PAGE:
Ben Jealous, NAACP - ?This decision is outrageous. The court?s majority put politics over decades of precedent and the rights of voters. Congress must resurrect its bipartisan efforts from 2006 to ensure that the federal government has the power to preemptively strike racially discriminatory voting laws. Without that power, we are more vulnerable to the flood of attacks we have seen in recent years.? (Photo: Earl Gibson III/Getty Images)

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Ben Jealous, NAACP - “This decision is outrageous. The court’s majority put politics over decades of precedent and the rights of voters. Congress must resurrect its bipartisan efforts from 2006 to ensure that the federal government has the power to preemptively strike racially discriminatory voting laws. Without that power, we are more vulnerable to the flood of attacks we have seen in recent years.” (Photo: Earl Gibson III/Getty Images)

Sherrilyn Ifill, NAACP Legal Defense and Educational Fund - "Today will be remembered as a step backward in the march toward equal rights. We must ensure that this day is just a page in our nation's history, rather than the return to a dark chapter."  (Photo: Chip Somodevilla/Getty Images)

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Sherrilyn Ifill, NAACP Legal Defense and Educational Fund - "Today will be remembered as a step backward in the march toward equal rights. We must ensure that this day is just a page in our nation's history, rather than the return to a dark chapter." (Photo: Chip Somodevilla/Getty Images)

A Cultural Foundation - ?Her poetry became part of my cultural foundation. Beautifully and powerfully crafted, Maya Angelou?s poems inspired me and so many others to rise and to seek new phenomenal heights,? said Barbara Arnwine, president and executive director of the Lawyers' Committee. (Photo: Kris Connor/Getty Images)

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Barbara Arnwine, Lawyers' Committee for Civil Rights Under Law - "Today's decision was a terrible betrayal of the American people, a betrayal of our American democracy and the right of every voter to vote free of racial and ethnic discrimination." (Photo: Kris Connor/Getty Images)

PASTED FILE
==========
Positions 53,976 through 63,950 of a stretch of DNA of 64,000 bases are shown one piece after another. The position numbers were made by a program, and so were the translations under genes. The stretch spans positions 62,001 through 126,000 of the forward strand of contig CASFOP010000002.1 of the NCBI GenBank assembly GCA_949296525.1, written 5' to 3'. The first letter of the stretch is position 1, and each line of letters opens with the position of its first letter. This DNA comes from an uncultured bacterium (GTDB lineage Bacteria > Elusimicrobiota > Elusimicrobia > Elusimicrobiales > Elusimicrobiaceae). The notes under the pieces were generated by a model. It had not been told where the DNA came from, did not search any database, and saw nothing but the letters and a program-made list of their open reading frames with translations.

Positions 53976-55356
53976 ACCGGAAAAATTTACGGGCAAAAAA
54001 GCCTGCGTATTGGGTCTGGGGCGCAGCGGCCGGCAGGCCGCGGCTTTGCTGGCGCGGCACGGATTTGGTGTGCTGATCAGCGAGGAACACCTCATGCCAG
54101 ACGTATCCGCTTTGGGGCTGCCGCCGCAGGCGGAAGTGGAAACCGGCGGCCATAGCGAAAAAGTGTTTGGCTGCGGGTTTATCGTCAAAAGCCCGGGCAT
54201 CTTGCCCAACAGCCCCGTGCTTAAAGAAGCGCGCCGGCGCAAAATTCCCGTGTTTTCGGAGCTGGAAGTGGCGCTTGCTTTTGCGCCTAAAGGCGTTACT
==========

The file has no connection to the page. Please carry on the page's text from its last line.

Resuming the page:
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Judith Browne Dianis - Judith Browne Dianis is a nationally recognized expert on voting rights issues. Perhaps more important, the co-director of the Advancement Project has helped make the organization a force to be reckoned with in the battle against efforts that disenfranchise African-Americans and other demographic groups. (Photo: Earl Gibson III/Getty Images)

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Judith Browne Dianis, The Advancement Project - "Eleven out of the 15 states covered by Section 5 enacted, or are pursuing, restrictive voting laws this year. And despite the climbing demographic power of voters of color that is often cited to discredit the provision, those turnout numbers were made possible only after the defeat of voter suppression bills challenged under Section 5. Today’s Supreme Court’s decision will make it harder to fight the voter restrictive bills that persist across the nation." (Photo: Earl Gibson III/Getty Images)

Rep. Sheila Jackson Lee (Texas) - "I think, more than anyone else, the commander in chief of a nation would be an excellent person to articulate both his mission, his passion and what is the impact and danger of chemical weapons," Jackson Lee said in response to whether Obama should make a case to the nation.  (Photo: Kris Connor/Getty Images)

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Rep. Sheila Jackson Lee (D-Texas) - "This current Congress is one that has not succeeded in passing any major legislation to help the American people in almost 4 years. [It] will see nothing but obstruction, delay and the introduction of voter suppression laws. This decision is far from reality, lacking in empathy and has taken the civil rights of populations that depended on federal law and shredded it!” (Photo: Kris Connor/Getty Images)

Cowan's Got Booker's Back - Massachusetts Sen. Mo Cowan, who will soon leave the U.S. Senate, is predicting that Cory Booker is headed to Congress. ?As I vacate the hallowed halls of Congress, perhaps he?ll come in not too late after me and continue what  I hope is a very popular trend in the Congress, particular in the Senate, which is to continue to show representation of all people,? Cowan said.  (Photo: Darren McCollester/Getty Images)

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Sen. William "Mo" Cowan (D-Massachusetts) - “Today’s decision by the Supreme Court turned back years of progress that our country made to ensure that every single American, regardless of race, sex or where they live, can fairly participate in our democracy. I am extremely disappointed that the Court chose to weaken the Voting Rights Act by striking down such an important section, and I sincerely hope that Congress can come together and move swiftly to rectify this detrimental action." (Photo: AP Photo/Charles Krupa)